Sunday, May 8, 2011

Anti-government ideologies, the Shrinking Middle Class and the Death of Architecture: Part I

The coupling of anti-government and pro-business ideologies of the American right are leading to qualitative change in the nature of American Architecture.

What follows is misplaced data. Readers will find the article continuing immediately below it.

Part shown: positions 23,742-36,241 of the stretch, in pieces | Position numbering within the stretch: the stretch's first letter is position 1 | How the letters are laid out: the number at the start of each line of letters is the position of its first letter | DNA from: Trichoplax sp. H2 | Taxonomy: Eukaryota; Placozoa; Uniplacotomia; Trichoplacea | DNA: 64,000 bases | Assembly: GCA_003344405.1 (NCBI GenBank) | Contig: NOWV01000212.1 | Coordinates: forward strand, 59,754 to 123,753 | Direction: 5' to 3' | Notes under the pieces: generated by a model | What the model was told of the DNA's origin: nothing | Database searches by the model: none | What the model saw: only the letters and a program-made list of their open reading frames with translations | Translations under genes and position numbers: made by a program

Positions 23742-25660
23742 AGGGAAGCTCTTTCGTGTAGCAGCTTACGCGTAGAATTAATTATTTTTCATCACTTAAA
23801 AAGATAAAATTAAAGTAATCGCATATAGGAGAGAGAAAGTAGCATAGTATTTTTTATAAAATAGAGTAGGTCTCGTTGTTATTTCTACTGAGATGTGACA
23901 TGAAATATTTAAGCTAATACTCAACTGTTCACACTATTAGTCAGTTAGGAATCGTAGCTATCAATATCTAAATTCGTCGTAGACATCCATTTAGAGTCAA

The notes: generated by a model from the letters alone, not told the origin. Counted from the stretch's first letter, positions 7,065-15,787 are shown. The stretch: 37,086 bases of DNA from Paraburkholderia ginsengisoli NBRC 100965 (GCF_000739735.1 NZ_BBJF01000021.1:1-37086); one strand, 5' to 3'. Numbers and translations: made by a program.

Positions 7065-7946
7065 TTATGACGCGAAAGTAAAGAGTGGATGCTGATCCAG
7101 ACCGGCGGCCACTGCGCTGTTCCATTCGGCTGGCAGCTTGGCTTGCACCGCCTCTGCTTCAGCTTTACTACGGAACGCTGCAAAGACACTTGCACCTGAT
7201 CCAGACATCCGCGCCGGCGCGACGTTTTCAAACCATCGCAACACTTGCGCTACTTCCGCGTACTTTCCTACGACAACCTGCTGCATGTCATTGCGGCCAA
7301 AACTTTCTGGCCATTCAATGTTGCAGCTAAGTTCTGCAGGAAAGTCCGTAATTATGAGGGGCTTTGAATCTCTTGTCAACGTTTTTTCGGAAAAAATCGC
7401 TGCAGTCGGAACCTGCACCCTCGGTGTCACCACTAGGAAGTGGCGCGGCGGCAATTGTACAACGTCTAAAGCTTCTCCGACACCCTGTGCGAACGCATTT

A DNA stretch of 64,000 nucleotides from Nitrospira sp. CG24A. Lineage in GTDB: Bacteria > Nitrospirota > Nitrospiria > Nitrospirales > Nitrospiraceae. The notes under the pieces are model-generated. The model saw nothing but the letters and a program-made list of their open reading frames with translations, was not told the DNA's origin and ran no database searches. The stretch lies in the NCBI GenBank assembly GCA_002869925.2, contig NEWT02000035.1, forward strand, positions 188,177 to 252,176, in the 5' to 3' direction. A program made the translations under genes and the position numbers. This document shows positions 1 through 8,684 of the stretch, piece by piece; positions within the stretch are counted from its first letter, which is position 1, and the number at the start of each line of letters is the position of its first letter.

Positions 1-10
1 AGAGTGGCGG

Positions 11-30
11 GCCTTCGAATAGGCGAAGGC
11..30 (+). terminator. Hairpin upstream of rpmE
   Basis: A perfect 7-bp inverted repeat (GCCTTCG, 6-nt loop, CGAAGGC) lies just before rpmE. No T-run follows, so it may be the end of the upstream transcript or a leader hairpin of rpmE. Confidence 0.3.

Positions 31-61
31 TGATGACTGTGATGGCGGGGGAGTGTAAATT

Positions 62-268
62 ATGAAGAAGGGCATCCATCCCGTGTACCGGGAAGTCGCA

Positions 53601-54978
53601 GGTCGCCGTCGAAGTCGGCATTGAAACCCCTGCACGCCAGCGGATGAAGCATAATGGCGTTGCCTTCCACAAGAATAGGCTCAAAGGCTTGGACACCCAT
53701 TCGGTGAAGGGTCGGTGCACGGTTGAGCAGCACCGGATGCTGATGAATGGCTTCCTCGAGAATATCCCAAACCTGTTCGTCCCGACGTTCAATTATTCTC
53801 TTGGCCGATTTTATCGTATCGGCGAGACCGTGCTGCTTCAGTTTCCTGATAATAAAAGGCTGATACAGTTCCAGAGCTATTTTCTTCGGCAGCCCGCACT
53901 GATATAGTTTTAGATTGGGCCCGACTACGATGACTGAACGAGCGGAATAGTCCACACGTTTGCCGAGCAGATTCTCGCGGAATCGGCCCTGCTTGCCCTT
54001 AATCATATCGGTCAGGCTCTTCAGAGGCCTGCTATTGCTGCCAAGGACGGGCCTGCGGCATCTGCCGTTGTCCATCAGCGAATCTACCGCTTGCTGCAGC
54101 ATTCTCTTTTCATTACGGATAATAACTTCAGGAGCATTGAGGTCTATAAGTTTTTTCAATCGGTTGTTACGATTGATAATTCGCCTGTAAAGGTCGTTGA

The reasons for American anti-government sentiments are many; the roots even older than the idea of America itself.  The firs seeds were sown with idea of discovery, of beginnings that the new continent, the "new world" embodied. Far away from Europe, the Americas were separate, special and, if not free from autocratic rule, had to at least go-it-alone for long periods of time.  Government was far away and not tangible.  Second, like the Pilgrims, many of the first colonists who came settled specifically because of religious freedom, using America as a place of refuge from governmental persecution. Many also settled for economic freedom because Europe also lacked economic freedom. Next with the revolution, those social sentiments became manifest in a revolt against government (government, at least as the world at that time knew it).  Replaced with a quasi Anti-government, anti Autocratic, form of government, democracy, each citizen (at least in theory) being of equal voice controlling their local community. After independence, the idea of one larger government again was tested.  However, the idea of a federal, centrally localized government was still very much in doubt and hotly contested with the presidency switching from one camp to the other (only ending with Lincoln). Much to Jefferson's dismay, slowly, but eventually Hamilton and the Federalist's ideas of a Federal community held the majority. All the while, however, the Southern politics of class and regionalism fired the  anti-government furnace by continuing to use the ideas of the revolution as a vehicle to argue and perpetuate oligarchical power.

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